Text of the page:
9 April, 2014 in Music Reviews
‘Stephen Hawking’ sees Francobollo succeed in their ambition to conjure a mainstream-friendly indie sound with a hint of the underground
here’s been a slightly naff staccato riff ‘assault’ prominent among the indie pretenders of the last decade, as though The Wombles decided to form a Blur cover band out of old sweet wrappers. The idea had charm, but the application a sort of hollow addiction that had you desperately clawing at the corners of the songs for some substance.
Thankfully Francobollo are of the new breed of indie artist, unafraid to throw in references to past greats but as means to augment roots that are forged in the indie artists that existed outside of the top 10. Where bands like Kasbian aped mainstream acts like Oasis and saw little need for delving into guitar pop’s gritty underbelly, après like Francobollo also make nods to bands like Cap’n Jazz and Pavement.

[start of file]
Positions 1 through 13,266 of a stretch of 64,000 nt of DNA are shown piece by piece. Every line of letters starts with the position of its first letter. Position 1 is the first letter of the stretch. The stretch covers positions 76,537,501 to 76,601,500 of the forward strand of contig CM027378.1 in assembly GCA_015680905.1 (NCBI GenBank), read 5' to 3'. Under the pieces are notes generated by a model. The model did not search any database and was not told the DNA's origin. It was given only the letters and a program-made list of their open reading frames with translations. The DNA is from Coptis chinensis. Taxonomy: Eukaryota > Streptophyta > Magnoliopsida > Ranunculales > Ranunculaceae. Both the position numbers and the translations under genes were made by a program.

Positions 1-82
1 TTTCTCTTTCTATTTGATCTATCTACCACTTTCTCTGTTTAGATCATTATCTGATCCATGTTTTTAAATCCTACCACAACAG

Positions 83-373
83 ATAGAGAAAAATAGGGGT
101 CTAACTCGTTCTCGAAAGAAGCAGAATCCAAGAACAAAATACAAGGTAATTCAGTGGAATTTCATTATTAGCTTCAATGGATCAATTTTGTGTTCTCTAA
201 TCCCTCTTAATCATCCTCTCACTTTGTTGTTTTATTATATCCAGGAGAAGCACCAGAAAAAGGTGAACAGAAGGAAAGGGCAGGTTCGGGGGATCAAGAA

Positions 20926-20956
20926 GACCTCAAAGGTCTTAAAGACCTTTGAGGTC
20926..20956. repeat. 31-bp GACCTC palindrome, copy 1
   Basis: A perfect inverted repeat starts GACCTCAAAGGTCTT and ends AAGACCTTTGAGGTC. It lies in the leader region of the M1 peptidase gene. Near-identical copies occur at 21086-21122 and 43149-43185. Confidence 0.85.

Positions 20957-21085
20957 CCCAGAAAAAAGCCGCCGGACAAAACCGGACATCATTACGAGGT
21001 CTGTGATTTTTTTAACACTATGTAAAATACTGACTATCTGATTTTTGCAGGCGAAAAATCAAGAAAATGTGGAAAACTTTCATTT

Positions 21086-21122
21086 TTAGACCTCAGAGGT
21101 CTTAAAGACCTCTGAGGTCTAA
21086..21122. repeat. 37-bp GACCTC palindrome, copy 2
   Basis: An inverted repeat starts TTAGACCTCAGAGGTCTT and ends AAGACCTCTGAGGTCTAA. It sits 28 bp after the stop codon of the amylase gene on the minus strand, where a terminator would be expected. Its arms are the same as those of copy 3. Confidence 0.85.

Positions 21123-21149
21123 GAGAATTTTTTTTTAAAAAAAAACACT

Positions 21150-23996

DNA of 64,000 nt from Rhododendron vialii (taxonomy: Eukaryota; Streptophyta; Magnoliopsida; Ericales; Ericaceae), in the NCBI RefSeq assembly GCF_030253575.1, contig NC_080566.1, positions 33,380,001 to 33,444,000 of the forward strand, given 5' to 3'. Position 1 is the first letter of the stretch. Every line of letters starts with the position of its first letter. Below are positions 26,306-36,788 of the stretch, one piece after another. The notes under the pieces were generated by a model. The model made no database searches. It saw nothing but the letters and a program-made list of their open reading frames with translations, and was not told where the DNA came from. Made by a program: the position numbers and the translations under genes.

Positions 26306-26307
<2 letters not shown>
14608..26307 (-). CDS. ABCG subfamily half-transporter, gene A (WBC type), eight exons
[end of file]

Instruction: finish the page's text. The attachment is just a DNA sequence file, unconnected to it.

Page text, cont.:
Stephen Hawking may not be original, but it feels like it’s at least making an effort to be a little different. Like Superfood, Francobollo sit in the happy middle ground of having crunchy guitars that have no objection to being underpinned by a catchy melody. As such it occupies an area that scoffs at the lack of ambition of mainstream pretenders, while asking the indie-rock underground whether they don’t have the desire to be heard by more than a handful of scatty punks.
Stephen Hawking is mainstream enough to be infectious but vital enough not to be naff. In short, it’s a very modern indie-rock song.
Verdict: Indie-rock that’s very much of the now